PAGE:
Tuesday, June 22, 2010

An unforgettable beer, bud

An unforgettable beer, bud
The case of the orange dresses at the World Cup sets an alarming precedent, write Dan McDougall in Cape Town and Stephen Armstrong Jun 21, 2010 11:57 PM By Dan McDougall and Stephen Armstrong
The Big Read: Two women will appear in a Hillbrow court today.
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DRESSED TO ANNOY: Dutch fans celebrate during the World Cup match between Netherlands and Denmark at Soccer City Stadium in Johannesburg. Fifa alleges that the orange dresses were part of an 'ambush marketing' stunt by Dutch beer firm Bavaria Picture: DAVID CANNON/GALLO IMAGES
Thanks to Fifa, Bavaria has achieved worldwide publicity beyond its dreams Jacob Zuma
Their crime? Wearing an orange dress in a football stadium.
On Wednesday morning last week Mirte Nieuwpoort, 30, and Barbara Castelein, 29 huddled in their hotel room, hoping desperately to hear from their country's embassy.
When the phone in their room rang, however, it was the hotel manager. Half a dozen police officers had barrelled into reception and demanded the women come down to meet them.
They were told by police that, following a 48-hour investigation in Johannesburg and Amsterdam, they were being arrested.
The police took them from their suburban hotel to a dirty courtroom in Hillbrow.
Witnesses said the women looked pale and shaken as they sat in the dock with orange backpacks at their feet.
The magistrate ordered them to surrender their passports and post R9250 bail or face immediate imprisonment. They were ordered to return to the court today.
Fifa, football's world governing body which organises the World Cup, alleges that the dresses were part of an "ambush marketing" stunt by Dutch beer firm Bavaria.
Police said the two women had recruited 34 South African women to attend the Netherlands' first match, against Denmark.
Initially disguised as Danish supporters, the women stripped off to reveal their orange dresses. Press photographers at the game were drawn to them. The dresses bore a tiny Bavaria logo.
The women had therefore broken the exclusivity granted to Budweiser as the official beer of the World Cup.
Incredibly, this is a criminal offence and the police were not pussyfooting around.
It is Fifa's heavy-handed response that is attracting attention. Nieuwpoort and Castelein, according to Fifa, are the masterminds of a devious criminal plot.
Flown in to South Africa, "they hired innocent local girls" whom they "compelled to lie to police", then "devised a strategy to decoy security authorities" before committing their crime.
If this seems farcical, bear in mind that laws passed in the UK in 2006 to protect sponsors of the 2012 Olympics offer similar penalties. They even ban the use of the word "London" in advertising unless you have paid the Olympic organising committee to become an official commercial partner.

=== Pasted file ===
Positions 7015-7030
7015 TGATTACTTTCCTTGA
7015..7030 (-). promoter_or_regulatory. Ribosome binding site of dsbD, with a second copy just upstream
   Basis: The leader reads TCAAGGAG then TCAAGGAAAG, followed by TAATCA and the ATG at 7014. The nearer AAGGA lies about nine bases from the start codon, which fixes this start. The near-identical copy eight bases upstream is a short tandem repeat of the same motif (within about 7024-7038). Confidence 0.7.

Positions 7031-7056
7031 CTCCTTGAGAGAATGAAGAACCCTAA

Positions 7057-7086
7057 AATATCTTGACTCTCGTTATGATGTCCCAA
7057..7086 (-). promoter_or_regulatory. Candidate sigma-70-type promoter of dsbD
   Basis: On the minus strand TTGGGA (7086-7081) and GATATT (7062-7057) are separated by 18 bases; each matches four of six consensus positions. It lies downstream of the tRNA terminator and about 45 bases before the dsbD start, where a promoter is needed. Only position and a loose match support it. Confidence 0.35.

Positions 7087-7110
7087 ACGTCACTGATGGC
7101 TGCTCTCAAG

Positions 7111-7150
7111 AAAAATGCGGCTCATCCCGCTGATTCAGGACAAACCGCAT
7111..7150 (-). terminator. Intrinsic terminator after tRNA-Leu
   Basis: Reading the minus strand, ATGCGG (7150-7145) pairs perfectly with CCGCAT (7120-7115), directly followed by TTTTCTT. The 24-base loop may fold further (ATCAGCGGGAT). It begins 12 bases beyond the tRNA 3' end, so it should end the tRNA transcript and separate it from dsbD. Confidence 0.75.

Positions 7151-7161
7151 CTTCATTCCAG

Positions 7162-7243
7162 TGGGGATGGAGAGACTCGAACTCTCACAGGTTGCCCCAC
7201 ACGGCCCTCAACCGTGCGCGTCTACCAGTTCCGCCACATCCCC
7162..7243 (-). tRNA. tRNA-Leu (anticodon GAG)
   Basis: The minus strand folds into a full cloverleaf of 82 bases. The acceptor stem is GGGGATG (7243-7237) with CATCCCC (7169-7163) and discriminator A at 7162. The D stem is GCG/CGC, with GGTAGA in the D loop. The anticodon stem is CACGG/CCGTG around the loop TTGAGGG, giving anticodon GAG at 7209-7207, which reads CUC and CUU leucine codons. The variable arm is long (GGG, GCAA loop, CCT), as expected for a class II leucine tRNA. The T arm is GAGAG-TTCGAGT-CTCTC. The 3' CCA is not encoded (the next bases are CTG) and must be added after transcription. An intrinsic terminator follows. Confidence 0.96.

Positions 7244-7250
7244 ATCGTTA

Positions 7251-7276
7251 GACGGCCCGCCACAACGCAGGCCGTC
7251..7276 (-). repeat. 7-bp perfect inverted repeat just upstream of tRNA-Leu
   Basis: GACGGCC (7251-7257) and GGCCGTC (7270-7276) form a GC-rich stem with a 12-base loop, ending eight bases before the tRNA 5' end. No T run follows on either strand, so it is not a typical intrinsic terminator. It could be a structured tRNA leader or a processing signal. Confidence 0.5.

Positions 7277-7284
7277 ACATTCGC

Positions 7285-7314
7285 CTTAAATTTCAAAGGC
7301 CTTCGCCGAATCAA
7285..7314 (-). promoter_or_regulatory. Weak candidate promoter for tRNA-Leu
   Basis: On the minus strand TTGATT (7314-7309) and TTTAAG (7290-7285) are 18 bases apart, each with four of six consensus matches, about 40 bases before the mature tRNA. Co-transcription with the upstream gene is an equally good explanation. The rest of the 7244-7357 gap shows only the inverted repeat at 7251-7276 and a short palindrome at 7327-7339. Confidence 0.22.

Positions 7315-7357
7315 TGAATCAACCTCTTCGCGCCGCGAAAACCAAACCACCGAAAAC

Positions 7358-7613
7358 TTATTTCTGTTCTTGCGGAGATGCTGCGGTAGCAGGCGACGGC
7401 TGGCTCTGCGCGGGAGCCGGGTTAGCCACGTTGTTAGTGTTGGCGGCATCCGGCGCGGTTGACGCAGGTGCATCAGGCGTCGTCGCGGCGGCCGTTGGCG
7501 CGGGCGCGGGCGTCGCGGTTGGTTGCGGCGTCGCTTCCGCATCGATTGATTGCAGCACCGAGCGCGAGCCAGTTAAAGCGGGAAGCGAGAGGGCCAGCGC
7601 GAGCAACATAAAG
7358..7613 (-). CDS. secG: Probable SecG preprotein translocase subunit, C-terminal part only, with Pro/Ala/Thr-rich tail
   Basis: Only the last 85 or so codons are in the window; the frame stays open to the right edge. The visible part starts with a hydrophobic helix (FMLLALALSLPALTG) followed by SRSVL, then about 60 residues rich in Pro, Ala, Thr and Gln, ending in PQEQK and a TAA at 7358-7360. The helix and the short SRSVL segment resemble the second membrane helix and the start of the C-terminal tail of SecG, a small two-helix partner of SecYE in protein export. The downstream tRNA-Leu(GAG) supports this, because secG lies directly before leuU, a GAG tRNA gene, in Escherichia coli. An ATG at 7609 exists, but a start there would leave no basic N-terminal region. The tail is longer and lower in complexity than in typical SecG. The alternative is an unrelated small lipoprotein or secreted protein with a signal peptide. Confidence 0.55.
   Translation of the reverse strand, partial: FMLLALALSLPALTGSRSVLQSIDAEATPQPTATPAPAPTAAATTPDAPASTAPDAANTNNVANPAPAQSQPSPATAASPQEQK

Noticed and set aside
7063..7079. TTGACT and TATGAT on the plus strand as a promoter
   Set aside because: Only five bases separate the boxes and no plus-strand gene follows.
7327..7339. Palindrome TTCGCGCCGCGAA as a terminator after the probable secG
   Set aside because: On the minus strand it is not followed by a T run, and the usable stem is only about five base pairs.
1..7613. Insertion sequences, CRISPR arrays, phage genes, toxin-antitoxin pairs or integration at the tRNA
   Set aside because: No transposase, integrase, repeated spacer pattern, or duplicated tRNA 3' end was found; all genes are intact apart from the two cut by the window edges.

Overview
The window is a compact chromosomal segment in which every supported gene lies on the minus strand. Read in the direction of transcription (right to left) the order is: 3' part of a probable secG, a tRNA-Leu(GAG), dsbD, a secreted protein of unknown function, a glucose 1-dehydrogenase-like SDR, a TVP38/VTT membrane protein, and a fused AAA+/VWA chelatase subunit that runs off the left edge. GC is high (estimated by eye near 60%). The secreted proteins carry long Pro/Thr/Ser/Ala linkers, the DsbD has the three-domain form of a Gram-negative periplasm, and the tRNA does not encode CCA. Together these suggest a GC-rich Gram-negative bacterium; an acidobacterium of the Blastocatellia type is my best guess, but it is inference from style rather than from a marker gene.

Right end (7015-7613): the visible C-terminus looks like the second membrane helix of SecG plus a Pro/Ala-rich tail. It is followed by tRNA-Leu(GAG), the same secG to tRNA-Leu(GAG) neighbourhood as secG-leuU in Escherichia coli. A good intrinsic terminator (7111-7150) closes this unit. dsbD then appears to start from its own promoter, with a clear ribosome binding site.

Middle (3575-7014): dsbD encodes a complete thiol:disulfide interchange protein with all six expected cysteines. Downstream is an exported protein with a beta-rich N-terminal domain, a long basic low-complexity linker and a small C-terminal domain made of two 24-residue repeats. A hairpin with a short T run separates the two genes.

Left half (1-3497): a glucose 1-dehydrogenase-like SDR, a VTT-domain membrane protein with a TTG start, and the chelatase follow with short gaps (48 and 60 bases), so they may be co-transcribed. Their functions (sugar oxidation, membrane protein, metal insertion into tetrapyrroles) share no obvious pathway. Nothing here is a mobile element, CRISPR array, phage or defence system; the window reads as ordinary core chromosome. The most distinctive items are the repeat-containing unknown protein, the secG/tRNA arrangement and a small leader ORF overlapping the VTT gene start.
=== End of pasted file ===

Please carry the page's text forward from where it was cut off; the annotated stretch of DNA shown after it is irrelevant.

Many see the case of the Johannesburg Two as an example of the commercialisation of sport taken to ridiculous lengths.
Others, however, note that thanks to Fifa, Bavaria has achieved worldwide publicity beyond its dreams.
The orange dresses might herald an era of ambush marketing.
In South Africa the protection of these official sponsors, which have poured hundreds of millions into Fifa coffers, has reached a new level.
Before each World Cup match, local radio stations have broadcast checklists of draconian rules to be obeyed - or else. Fans must not take branded umbrellas to games, despite it being a particularly wet winter. If you want a beer within 1km of a stadium, you must drink Budweiser.
Mpumi Mazibuko, a rights protection manager for Fifa, said undercover brand police are patrolling World Cup stadiums to ensure no brands other than Fifa sponsors are allowed in the commercially restricted zones.
He said: "We protect the brand that is Fifa, that is our job."
Last month Fifa took a Pretoria pub owner to court to get him to remove banners and flags that said, "World Cup 2010" and "2010 South Africa"; while it took another firm to court for selling lollipops branded "2010 Pops".
Low-cost airline Kulula was even asked to withdraw an advert declaring that it was the "Unofficial National Carrier of the You-Know-What".
"Ninety-nine percent of Dutch supporters wear orange when they're going to watch Holland play," said Al Moseley, creative director at the Amsterdam ad agency 180. "There's almost no way they would have noticed the so-called 'brand specific cut' of these dresses.
"In fact, the only reason most of them, and most of the world, have heard about the stunt is because Fifa and the South African authorities were so heavy handed."
The case has developed into a diplomatic incident.
The South African ambassador to the Hague was called in by Dutch officials to explain the arrests and Maxime Verhagen, the Dutch foreign minister, said: "It is absurd that the two women have a jail term hanging over their heads for wearing orange dresses in a football stadium."
Castelein, a marketing executive, and Nieuwpoort, a dental nurse, are waiting to hear their fate at today's court appearance. Their legal expenses are being met by Bavaria, the company said.
In a statement this weekend, the women said: "We think this will all be over soon - can you imagine really going to jail for wearing an orange dress?"
To most people, the absurdity of the situation would seem self-evident, but not to the bigwigs of Fifa. - Times News Service, London

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